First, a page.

Public Policy Dynamics UK #8

by RPP colleagues

Health and Politics in the United Kingdom

Total COVID-19 cases:4,398,431
14-day total COVID-19 cases per 100,000:52.1
14-day change:-25.4
Total COVID-19 deaths:127,345
14-day rise:365
  • Lobbying scandals involving several Conservative Party MPs, high-ranking civil servants, Prime Minister Boris Johnson and former Prime Minister David Cameron threaten to undermine Johnson’s broad support ahead of local elections on 6 May and broader trust in the political establishment. While the David Cameron - Greensill scandal initiated outrage, further scandals involving Health Secretary Matt Hancock and Boris Johnson indicate a larger pattern emerging from within the Conservative Party.
  • The Government has launched a new Pandemic Preparedness Partnership (PPP) earlier this week aiming at better preparing the UK to deal with any future diseases, waves of Covid-19 or novel pandemics through the faster development of vaccinations and treatments.
  • The vaccination programme continues to be a success across the UK, aided by the introduction of the Moderna vaccine last week. The creation of the Antivirals Taskforce this week is set to oversee the development of new treatments for Covid-19 in time for a predicted wave of new cases in the autumn.


  • UK politics has been embroiled in a series of scandals on political influence emerging over the last two weeks. It emerged that former Prime Minister David Cameron had sent private messages, and met for a private dinner, with cabinet members to lobby them to financially support the failing Greensill company. With this just one in a sea of potential scandals, Cabinet Secretary and Head of the Home Civil Service Simon Case offered all civil servants the chance to declare any outside interests they hold beyond Whitehall. The consequences of the scandal, with enquiries to follow, are not yet fully felt with more lobbying issues being brought to light daily. The latest, and potentially most incriminating, of these scandals has come from the Prime Minister Boris Johnson after it emerged he had been privately lobbied by James Dyson to change tax regulations and Prince Mohammed Bin Salman over the takeover of Newcastle United football club.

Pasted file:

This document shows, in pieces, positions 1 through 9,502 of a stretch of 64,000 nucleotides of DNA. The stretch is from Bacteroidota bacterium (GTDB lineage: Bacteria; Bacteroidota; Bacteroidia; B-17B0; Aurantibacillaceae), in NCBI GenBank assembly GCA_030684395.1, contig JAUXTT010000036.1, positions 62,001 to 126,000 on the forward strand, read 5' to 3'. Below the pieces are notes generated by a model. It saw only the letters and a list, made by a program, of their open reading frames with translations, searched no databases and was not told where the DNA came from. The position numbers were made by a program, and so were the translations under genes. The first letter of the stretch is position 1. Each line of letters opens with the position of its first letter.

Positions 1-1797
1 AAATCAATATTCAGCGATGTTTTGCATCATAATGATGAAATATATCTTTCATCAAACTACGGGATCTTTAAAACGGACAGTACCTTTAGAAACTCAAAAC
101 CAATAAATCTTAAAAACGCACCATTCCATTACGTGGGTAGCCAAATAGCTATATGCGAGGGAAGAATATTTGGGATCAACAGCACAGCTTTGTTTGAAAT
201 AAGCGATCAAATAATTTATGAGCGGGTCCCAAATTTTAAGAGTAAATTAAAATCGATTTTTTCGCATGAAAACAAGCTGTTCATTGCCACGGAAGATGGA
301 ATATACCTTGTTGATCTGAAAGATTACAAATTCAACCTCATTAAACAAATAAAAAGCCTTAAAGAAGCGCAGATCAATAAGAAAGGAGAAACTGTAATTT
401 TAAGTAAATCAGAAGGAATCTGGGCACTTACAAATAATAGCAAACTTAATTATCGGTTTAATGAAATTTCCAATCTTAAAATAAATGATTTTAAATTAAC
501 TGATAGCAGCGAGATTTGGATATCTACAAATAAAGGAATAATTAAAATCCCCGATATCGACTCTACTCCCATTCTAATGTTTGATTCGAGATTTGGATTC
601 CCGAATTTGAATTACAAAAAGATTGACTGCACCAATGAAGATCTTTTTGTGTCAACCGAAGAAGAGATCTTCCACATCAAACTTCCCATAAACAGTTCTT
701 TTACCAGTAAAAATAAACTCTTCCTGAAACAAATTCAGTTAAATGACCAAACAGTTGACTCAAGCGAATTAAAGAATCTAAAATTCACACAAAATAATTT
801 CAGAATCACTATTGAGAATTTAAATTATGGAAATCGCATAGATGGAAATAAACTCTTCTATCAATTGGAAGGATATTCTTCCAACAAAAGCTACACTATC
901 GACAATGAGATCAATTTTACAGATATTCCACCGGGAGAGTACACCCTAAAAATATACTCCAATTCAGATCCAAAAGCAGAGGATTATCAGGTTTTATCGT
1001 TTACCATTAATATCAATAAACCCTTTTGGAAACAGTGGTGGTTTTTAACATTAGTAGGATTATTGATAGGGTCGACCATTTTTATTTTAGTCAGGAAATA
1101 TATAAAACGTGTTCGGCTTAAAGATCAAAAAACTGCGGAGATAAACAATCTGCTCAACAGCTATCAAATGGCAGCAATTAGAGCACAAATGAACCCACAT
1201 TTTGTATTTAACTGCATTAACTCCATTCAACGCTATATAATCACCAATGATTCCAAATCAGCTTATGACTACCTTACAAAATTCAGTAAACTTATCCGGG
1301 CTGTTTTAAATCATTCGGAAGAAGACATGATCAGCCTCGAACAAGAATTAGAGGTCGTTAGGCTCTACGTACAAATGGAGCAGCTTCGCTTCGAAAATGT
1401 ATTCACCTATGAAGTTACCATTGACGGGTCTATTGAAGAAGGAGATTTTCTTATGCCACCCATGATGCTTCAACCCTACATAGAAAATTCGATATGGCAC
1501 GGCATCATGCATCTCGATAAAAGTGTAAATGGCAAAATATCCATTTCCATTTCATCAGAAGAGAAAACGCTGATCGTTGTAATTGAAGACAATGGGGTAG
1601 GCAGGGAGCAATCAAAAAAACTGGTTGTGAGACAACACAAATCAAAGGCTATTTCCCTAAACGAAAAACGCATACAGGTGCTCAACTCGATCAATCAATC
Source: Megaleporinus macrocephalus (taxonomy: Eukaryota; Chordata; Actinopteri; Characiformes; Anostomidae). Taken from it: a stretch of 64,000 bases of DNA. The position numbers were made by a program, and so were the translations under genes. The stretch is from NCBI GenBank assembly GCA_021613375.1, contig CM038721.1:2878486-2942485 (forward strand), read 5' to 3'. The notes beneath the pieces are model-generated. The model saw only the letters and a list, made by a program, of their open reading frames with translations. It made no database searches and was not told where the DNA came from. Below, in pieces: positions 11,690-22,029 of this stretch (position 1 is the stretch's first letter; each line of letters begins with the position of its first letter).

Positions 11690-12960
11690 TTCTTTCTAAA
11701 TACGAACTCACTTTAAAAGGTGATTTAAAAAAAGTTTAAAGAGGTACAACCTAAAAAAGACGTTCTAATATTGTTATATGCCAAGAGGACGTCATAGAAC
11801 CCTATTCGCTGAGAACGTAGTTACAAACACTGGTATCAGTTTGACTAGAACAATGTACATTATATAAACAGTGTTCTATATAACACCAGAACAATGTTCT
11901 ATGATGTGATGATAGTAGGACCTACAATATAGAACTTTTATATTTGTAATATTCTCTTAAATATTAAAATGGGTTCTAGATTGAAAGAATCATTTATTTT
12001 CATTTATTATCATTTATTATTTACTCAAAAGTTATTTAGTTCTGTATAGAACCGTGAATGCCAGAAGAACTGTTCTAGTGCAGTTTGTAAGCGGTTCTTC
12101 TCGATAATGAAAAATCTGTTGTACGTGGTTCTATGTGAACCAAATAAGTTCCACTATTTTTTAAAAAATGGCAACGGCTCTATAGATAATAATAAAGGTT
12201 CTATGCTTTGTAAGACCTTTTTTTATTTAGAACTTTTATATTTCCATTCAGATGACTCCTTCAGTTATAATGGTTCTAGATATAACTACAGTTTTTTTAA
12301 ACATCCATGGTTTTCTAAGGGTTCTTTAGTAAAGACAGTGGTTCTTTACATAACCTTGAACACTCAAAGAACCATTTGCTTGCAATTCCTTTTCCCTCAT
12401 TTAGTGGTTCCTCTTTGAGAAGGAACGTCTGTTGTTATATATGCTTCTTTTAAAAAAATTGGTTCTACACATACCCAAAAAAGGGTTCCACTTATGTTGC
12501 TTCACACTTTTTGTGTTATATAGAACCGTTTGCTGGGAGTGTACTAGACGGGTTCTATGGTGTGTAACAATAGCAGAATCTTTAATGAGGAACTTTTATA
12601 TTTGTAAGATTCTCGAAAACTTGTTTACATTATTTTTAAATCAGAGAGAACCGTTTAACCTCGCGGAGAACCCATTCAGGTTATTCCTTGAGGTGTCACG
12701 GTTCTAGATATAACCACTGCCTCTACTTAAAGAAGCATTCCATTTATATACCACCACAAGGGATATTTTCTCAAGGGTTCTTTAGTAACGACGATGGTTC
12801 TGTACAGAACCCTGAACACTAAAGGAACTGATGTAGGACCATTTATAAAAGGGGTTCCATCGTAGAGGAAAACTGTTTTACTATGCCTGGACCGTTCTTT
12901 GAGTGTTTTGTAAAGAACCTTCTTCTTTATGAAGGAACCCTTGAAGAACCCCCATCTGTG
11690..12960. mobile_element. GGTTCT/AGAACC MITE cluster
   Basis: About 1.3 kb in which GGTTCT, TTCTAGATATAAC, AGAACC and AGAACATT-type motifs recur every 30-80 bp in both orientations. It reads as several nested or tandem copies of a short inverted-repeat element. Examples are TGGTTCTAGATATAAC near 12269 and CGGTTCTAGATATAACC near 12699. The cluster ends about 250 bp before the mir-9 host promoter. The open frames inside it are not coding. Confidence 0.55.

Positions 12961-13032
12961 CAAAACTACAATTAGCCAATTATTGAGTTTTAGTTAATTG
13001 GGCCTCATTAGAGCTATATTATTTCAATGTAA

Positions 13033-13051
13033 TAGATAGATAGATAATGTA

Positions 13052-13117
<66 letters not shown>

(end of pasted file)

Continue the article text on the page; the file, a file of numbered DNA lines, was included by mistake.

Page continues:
• Although all the ministers deny any wrongdoing, the emerging pattern is becoming clearer. The Labour party have focussed on what they call “Tory Sleaze” in the most recent Prime Minister’s Questions, highlighting the ever-growing evidence against several former and current ministers, some of whom are even Cabinet members. The Greensill scandal, the questionable PPE procurement deals, and Boris Johnson’s WhatsApp messages are just some of the current activities that are being questioned after it emerged Simon Case had last year told Johnson to change his personal mobile number to limit direct contact to the prime minister.
  • The Conservative Party are nonetheless confident recent scandals and the upcoming enquiries are not harming their recent polling successes. Through  the success of the vaccination programme and the gradual unlocking of social restrictions, the Conservative Party are seeing their greatest polling results since last May. With the upcoming local and devolved elections on 6 May looking increasingly likely to hand the pro-independence parties a slight majority in Scotland, however, the Conservatives will be hoping for a better result in Wales where they are running the closest election against Welsh Labour since devolution.